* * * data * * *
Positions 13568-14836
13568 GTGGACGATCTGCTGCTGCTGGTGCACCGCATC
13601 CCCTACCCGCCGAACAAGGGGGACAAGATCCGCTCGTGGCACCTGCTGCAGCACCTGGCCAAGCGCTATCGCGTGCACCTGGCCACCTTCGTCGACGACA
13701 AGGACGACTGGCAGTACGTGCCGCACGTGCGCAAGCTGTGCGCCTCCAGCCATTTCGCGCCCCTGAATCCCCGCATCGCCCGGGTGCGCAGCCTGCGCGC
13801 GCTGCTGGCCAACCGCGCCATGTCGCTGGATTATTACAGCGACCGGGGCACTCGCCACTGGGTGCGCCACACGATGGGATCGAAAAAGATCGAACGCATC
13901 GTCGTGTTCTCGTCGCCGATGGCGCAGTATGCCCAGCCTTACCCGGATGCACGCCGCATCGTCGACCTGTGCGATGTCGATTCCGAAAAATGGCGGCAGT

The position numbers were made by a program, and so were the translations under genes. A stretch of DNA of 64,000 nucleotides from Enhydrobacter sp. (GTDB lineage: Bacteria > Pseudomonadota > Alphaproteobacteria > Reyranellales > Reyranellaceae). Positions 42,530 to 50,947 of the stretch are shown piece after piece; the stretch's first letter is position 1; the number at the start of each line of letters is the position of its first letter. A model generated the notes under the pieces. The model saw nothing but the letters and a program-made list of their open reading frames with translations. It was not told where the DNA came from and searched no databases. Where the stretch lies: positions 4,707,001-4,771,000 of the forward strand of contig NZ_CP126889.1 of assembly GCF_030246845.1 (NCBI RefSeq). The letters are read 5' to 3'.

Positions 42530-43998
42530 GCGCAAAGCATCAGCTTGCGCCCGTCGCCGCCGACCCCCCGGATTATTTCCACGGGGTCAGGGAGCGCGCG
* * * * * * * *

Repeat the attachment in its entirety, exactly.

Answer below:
Positions 13568-14836
13568 GTGGACGATCTGCTGCTGCTGGTGCACCGCATC
13601 CCCTACCCGCCGAACAAGGGGGACAAGATCCGCTCGTGGCACCTGCTGCAGCACCTGGCCAAGCGCTATCGCGTGCACCTGGCCACCTTCGTCGACGACA
13701 AGGACGACTGGCAGTACGTGCCGCACGTGCGCAAGCTGTGCGCCTCCAGCCATTTCGCGCCCCTGAATCCCCGCATCGCCCGGGTGCGCAGCCTGCGCGC
13801 GCTGCTGGCCAACCGCGCCATGTCGCTGGATTATTACAGCGACCGGGGCACTCGCCACTGGGTGCGCCACACGATGGGATCGAAAAAGATCGAACGCATC
13901 GTCGTGTTCTCGTCGCCGATGGCGCAGTATGCCCAGCCTTACCCGGATGCACGCCGCATCGTCGACCTGTGCGATGTCGATTCCGAAAAATGGCGGCAGT

The position numbers were made by a program, and so were the translations under genes. A stretch of DNA of 64,000 nucleotides from Enhydrobacter sp. (GTDB lineage: Bacteria > Pseudomonadota > Alphaproteobacteria > Reyranellales > Reyranellaceae). Positions 42,530 to 50,947 of the stretch are shown piece after piece; the stretch's first letter is position 1; the number at the start of each line of letters is the position of its first letter. A model generated the notes under the pieces. The model saw nothing but the letters and a program-made list of their open reading frames with translations. It was not told where the DNA came from and searched no databases. Where the stretch lies: positions 4,707,001-4,771,000 of the forward strand of contig NZ_CP126889.1 of assembly GCF_030246845.1 (NCBI RefSeq). The letters are read 5' to 3'.

Positions 42530-43998
42530 GCGCAAAGCATCAGCTTGCGCCCGTCGCCGCCGACCCCCCGGATTATTTCCACGGGGTCAGGGAGCGCGCG